President Obama’s Justice Department is penalizing the Denver Sheriff Department for making U.S. citizenship a requirement for applicants.
The sheriff’s department will now have to pay a $10,000 fine for its hiring practices in 2015 and 2016. Additionally, the DOJ is requiring them to comb through old applications for those who were disqualified for being a non-citizen and consider those people for future positions.
“The Justice Department’s investigation found that from approximately Jan. 1, 2015, until approximately March 23, 2016, the Denver Sheriff Department discriminated based on citizenship status by requiring applicants for deputy sheriff positions to be U.S. citizens and publishing job postings with U.S. citizenship requirements, in violation of the INA,” the DOJ wrote in a statement.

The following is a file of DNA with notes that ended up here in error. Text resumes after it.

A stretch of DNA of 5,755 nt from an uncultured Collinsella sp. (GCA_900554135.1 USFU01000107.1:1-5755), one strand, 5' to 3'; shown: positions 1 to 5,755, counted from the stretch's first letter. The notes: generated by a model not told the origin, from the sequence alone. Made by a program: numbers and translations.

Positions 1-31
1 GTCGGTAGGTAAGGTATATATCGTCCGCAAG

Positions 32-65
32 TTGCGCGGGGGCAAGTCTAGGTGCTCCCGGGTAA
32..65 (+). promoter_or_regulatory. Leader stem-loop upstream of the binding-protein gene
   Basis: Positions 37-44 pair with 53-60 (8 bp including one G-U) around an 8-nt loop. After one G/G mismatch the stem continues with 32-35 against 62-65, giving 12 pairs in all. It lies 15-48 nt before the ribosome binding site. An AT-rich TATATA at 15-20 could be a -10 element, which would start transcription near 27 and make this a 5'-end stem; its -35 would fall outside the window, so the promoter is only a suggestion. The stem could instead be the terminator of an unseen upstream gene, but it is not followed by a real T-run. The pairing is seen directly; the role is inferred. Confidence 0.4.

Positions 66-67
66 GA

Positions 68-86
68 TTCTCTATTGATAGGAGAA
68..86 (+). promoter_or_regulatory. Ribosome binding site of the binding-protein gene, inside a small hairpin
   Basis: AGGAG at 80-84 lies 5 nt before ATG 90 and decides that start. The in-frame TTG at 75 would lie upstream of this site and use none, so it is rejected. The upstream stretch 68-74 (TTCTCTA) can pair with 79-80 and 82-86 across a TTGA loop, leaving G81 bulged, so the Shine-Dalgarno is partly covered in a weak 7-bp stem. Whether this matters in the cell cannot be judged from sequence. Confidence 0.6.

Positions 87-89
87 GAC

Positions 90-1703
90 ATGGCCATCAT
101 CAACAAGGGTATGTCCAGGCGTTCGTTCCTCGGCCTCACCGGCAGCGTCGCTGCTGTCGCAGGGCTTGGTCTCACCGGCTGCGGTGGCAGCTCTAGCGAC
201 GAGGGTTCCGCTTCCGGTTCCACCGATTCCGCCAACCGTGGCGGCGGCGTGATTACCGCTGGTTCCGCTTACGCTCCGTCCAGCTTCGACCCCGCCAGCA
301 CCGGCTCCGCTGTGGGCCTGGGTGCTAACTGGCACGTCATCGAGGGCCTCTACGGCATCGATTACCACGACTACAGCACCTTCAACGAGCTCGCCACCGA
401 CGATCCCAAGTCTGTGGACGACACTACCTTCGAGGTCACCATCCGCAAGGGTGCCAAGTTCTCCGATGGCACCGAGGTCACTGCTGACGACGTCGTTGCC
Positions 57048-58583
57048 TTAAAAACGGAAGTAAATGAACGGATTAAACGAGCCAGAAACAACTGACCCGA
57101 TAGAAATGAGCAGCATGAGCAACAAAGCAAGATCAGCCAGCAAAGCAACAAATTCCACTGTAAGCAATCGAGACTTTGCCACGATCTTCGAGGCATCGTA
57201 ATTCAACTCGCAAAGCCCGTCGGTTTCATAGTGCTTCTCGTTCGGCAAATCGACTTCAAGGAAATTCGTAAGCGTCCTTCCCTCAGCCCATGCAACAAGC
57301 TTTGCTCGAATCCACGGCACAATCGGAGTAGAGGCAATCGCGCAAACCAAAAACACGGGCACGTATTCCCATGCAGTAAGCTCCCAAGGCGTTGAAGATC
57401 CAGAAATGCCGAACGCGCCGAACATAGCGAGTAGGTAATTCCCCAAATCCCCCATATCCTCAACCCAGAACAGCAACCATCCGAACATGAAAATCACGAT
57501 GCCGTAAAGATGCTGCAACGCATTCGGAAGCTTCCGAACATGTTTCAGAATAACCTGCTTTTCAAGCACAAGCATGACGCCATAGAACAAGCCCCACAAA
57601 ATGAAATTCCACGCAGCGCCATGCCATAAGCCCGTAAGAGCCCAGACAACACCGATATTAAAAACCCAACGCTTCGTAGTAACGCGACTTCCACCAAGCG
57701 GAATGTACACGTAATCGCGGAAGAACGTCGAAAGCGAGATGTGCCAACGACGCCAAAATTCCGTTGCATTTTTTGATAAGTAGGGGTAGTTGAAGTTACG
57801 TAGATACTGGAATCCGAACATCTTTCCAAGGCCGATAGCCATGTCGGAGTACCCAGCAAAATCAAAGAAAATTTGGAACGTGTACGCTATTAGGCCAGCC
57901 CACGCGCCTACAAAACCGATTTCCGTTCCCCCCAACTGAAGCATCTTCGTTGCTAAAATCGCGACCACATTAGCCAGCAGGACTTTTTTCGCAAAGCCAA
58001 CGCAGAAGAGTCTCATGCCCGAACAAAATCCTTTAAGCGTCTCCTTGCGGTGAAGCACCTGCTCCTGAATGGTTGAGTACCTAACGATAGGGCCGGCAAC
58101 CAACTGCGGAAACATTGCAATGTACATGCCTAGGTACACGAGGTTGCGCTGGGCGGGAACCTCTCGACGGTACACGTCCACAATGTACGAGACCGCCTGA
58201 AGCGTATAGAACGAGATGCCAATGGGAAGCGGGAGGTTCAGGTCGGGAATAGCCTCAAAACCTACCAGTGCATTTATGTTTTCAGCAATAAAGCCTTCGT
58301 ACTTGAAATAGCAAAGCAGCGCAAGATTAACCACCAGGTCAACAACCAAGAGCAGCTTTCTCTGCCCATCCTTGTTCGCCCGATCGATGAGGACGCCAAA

“The INA’s anti-discrimination provision prohibits employers from limiting jobs to U.S. citizens except where the employer is required to do so by law, regulation, executive order or government contract. The Denver Sheriff Department was not subject to one of the INA’s exceptions.”
The settlement also requires that the sheriff’s department train its human resources employees on the INA’s anti-discrimination provision and change its policies to comply with those requirements.
“The Denver Sheriff Department maintains its commitment to treat all people with dignity and respect, and is proud to have one of the most diverse workplaces in Colorado,” sheriff’s spokesman Simon Crittle told The Denver Post.
“While we didn’t commit this violation intentionally, we accept responsibility and are taking steps to clarify policy and amend language in hiring documents.”